Looking Back: Parade honors veteran soldiers, sailors of European War

Published 4:23 pm Tuesday, July 9, 2019

By Clyde Parker

July 12, 1919

The homecoming day for the colored soldiers and sailors of Southampton who have returned home following their service during the European War was held in Franklin last Saturday. Although the war ended with the signing of the armistice on Nov. 11, 1918, Southampton’s homecoming celebrations were delayed due to the fact that many servicemen have experienced delays in their terminations of military service. On June 26, last, we celebrated the return of the white soldiers and sailors with a parade and other ceremonies.

On Saturday, notwithstanding the almost constant downpour of rain, there were between two and three thousand visitors, from all parts of Southampton and adjoining counties, on hand to welcome home the veterans and celebrate their military service. As well, we memorialized and honored those who did not return to their native soil. A grand parade took place.

Saturday’s parade and exercises, which were under the direction of W.B. Holland, chairman, and W. R. Thomas, secretary-treasurer, were most creditable in every detail. The parade was formed at noon, starting from Barrett Avenue and traversing the principal streets of the town, and was led by the Premier Brass Band of Norfolk. The band was immediately followed by 285 marching soldiers and sailors commanded by Captain Jesse Joyner.

Following the soldiers came the Uniform Rank Knights of Pythias attended by a brigade of boy scouts. Then came the Hampton Institute Marching Band of Newport News, Virginia, which performed in a glorious manner. A large victory truck, loaded with about 30 singing school children, moved slowly through the streets. An American Red Cross float and several decorated motorcars, carrying committee members and special guests, completed the parade.

Following the parade, the soldiers, their families, and their friends enjoyed a delicious luncheon held at Barrett’s Grove, right next to Cool Spring Church. Honorable Frank Story welcomed the assembled group and spoke on behalf of Mayor Joe Bynum Gay who, due to an earlier injury, was not able to attend. Reverend S.T. Cook, D.D., spoke briefly following Mr. Story and Dr. F.N. Harris, of this town, introduced the orator of the occasion, Attorney J.J. Newsom of Newport News. He is one of the most prominent and successful colored lawyers of the South. His eloquent address, timely and appropriate, was replete with much good advice and well-deserved praise of and for the assembled veterans.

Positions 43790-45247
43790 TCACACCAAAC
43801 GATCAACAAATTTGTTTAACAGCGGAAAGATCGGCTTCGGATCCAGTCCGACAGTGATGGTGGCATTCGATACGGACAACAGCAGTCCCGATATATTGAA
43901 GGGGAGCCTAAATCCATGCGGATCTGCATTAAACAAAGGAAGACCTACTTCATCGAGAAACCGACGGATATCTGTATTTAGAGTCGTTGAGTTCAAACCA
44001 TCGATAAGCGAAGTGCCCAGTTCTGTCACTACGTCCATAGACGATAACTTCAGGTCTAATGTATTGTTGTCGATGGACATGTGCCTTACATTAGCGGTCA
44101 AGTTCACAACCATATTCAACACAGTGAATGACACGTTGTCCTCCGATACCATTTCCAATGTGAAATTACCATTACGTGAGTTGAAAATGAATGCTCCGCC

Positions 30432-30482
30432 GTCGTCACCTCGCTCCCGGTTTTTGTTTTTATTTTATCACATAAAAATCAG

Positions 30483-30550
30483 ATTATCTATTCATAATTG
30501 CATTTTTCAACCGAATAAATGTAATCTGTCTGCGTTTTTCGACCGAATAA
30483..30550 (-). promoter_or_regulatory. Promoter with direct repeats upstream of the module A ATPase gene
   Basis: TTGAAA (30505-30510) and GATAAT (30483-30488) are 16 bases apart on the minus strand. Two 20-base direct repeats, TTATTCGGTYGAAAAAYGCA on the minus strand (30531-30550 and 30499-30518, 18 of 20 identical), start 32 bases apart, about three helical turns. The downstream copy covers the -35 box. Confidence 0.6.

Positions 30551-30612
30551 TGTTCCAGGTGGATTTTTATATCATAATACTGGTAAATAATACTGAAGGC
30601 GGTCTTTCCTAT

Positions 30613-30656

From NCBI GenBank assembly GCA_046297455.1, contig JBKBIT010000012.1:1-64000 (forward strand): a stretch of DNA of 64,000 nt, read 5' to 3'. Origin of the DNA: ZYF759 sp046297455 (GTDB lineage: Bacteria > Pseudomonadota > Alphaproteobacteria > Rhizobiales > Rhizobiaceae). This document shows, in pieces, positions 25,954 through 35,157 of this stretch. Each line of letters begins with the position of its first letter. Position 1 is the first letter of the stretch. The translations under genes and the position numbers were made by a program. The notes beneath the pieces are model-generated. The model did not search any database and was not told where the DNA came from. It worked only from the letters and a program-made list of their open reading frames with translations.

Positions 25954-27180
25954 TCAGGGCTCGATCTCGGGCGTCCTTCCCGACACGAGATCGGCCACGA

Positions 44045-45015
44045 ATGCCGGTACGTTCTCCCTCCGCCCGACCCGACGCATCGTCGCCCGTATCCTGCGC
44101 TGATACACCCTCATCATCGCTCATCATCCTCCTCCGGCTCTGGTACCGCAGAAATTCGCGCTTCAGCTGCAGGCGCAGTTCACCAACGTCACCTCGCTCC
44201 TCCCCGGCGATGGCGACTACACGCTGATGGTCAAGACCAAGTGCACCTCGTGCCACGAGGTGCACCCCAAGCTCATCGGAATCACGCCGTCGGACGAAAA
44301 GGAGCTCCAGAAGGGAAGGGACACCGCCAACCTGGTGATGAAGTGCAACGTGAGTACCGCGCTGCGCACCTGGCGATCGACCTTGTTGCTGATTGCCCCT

Paul Scarborough, editor of The Tidewater News, just received a card from the homecoming committee:

Please allow me, through your columns, on behalf of the Welcome Home Committee to thank our white and colored friends of both town and county for their generous aid in helping us to make the celebration a grand success. First of all, we want to thank Honorable Frank Story, who represented His Honor, the Mayor of Franklin, in extending to the soldiers, sailors, and general populace a hearty welcome to the town and its beneficence.

We would like to thank each individual for his or her contribution, but we fear it would take too much of your valuable space. However, we do desire to make special mention of the Camp Manufacturing Co., the Pretlow Peanut Co., and the Rawls Garage. Not only did they contribute financially but they also furnished us with motor trucks on which to carry our floats without which our parade would have been incomplete. The interest manifested on the part of our white friends as well as their contributions encourage us to believe that the most kindly feeling between the two races still exist in old Southampton County. Co-operation in the provision of foodstuffs for the luncheon was beyond measure. More than 200 chickens laid their lives on the altar to make the soldiers happy, and the “fatted-calf” was literally slain.

We are glad to say that at least 85 percent of our returned soldiers and sailors from Southampton County were in the parade line when the order was given to ‘forward march.’

We thank The Tidewater News for kindly mentioning from time to time the place, day, and date of the celebrations thereby keeping the general public informed. We shall henceforth, as in the past, demean ourselves as true American citizens, loyal, and true to the great democracy of which we form a part.”